MTSU alums apply their production skills at NPR

For many students who want to work in radio, landing a gig with National Public Radio would be a dream come true. Chris Nelson works as director of technology strategy at NPR’s headquarters in Washington D.C. and proudly calls MTSU his alma mater.

NPR logo“My job is to align the company’s technology vision with actual operations,” he explains.

Chris started his MTSU career in 1996 with the general idea that he wanted to work in audio production. Even at that time, the College of Mass Communication offered plenty of opportunities for students to explore music production, post-production, audio for film and many other fields, according to Chris. He built up his reputation with professors, becoming heavily involved in program activities and working as a professor’s assistant. After he graduated in 1999, Chris was offered a job at MTSU as an adjunct professor. He gladly accepted.

Over the next year or so, he taught some intro courses in audio production and spent a lot of time working on a new audio console MTSU had acquired. This experience turned out to be incredibly valuable, making him a desirable candidate for several organizations with the same console. “I got to choose which place I went to work, which was a huge turn of events,” he says. He ended up choosing NPR because of its mission-driven nature and its wide range of available opportunities.

MTSU's Andy Heuther at National Public Radio

MTSU’s Andy Heuther at National Public Radio

The College of Mass Comm gives students unparalleled access to its facilities. “I basically lived in those recording studios for three years,” Chris says, and it definitely paid off. Once he was promoted to his current title, he continued his relationship with his alma mater. When a broadcast recording technician position opened up at NPR, Chris asked MTSU faculty for recommendations for the role. In the end, Andy Huether got the gig.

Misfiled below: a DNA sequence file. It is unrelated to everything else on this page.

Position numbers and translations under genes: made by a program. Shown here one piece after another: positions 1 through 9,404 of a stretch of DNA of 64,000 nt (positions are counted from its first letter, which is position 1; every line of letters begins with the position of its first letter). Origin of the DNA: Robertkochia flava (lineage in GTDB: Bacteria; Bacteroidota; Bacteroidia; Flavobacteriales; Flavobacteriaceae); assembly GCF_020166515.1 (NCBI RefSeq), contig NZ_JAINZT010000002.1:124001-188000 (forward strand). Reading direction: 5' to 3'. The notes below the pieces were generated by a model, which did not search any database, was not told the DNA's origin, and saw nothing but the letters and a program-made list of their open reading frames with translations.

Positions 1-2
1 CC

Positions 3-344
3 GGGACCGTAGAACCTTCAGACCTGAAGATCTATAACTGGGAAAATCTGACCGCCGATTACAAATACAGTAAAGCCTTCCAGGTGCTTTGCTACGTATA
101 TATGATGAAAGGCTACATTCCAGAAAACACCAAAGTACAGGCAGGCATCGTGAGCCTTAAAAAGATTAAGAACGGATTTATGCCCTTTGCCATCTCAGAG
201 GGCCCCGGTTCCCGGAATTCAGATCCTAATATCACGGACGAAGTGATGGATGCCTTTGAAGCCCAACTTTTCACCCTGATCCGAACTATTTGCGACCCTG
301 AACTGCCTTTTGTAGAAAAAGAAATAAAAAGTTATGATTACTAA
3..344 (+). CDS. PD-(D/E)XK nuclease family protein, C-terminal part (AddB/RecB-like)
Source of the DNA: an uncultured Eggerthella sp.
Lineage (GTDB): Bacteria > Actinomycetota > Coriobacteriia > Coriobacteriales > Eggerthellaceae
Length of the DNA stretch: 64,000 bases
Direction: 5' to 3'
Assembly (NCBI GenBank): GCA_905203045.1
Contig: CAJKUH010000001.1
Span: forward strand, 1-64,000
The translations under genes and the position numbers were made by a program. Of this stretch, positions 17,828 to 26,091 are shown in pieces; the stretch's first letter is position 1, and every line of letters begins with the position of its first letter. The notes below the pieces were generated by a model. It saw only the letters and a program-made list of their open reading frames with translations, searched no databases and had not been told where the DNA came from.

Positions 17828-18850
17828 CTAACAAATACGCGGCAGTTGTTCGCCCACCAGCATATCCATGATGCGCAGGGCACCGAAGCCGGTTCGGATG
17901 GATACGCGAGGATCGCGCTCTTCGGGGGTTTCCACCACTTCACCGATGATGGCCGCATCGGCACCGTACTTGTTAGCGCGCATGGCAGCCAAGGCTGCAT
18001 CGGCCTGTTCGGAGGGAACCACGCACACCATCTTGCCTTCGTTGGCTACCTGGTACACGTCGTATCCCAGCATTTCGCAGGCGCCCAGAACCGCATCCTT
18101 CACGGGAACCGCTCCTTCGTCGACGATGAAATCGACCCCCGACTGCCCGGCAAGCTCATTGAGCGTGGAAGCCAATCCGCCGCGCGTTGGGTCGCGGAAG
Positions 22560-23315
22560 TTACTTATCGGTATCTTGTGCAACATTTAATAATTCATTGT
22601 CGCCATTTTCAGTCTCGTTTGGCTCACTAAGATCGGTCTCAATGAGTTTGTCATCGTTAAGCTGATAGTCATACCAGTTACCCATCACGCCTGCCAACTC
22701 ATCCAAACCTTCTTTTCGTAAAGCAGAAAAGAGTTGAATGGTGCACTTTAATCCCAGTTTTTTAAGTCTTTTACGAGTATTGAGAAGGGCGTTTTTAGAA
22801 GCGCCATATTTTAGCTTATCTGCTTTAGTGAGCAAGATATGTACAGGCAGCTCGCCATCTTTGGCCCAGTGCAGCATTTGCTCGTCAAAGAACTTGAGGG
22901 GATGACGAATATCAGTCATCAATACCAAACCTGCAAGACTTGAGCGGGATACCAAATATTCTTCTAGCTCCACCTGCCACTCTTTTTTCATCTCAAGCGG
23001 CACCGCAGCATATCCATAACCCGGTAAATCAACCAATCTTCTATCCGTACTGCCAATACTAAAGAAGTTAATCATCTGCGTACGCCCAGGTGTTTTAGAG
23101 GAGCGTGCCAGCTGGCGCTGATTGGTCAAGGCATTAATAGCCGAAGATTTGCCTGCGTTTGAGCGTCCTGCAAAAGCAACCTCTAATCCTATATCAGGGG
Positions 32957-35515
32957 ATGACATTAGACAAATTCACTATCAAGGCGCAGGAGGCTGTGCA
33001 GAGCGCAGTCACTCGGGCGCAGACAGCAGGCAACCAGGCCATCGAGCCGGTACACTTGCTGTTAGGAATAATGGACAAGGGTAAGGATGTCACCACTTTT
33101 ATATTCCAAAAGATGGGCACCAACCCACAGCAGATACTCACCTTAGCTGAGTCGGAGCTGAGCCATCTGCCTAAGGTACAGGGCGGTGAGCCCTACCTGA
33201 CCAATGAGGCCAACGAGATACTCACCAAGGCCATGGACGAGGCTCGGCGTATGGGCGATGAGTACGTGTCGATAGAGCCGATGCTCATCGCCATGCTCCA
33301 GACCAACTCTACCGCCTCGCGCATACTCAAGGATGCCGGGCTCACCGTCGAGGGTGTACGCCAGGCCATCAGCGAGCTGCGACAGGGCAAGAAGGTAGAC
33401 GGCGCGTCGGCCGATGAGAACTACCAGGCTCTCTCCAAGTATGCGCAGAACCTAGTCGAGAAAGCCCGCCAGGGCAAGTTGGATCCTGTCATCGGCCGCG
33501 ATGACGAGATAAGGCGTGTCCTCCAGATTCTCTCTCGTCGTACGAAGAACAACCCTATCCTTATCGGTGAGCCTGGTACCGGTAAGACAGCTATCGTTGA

Andy received a master’s degree from MTSU in 2012, and he spent his undergraduate years at Butler University in Indianapolis.

“I really enjoyed my time at Butler, but I felt like I wasn’t 100 percent prepared to start working right after graduating,” he says. “I just personally wasn’t quite there yet.” His adviser at Butler encouraged him to look into Mass Comm’s graduate program, and Andy was pleased with what he saw.

Chris Nelson with NPR

Chris Nelson with NPR

He entered the program in 2009 and became heavily involved just as Chris did before him. “I got involved with the mobile production lab with the EMC department, working in the truck a lot,” he says. The mobile production lab exposed him to live radio and TV broadcasting in an exciting, engaging way, leading him to work with Tennessee Digital Video, a mobile television production company that operates a fleet of customized trucks. TNDV is owned by a Mass Comm graduate, Nic Dugger. When he heard about the position at NPR, he applied and began to talk to Chris, who coached him through the application and interview process.

Huether launched his NPR career as a broadcast recording technician in January 2013, mixing audio in real time as millions listen in. He lives downtown in Washington, D.C., about six blocks away from work – not a bad commute. “It takes me about 10 minutes on my bicycle,” he says. One of his favorite things about working at NPR is simply telling people he works at NPR. “I usually get a big reaction,” he laughs.

He and Chris are proud of their employer, yet it is a long way from Murfreesboro to Washington. Both are quick to mention the guidance, resources and opportunities that helped them make the trip.

This story was written by Seth Caldwell, a 2014 public relations graduate.

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Categories: Alumni, News

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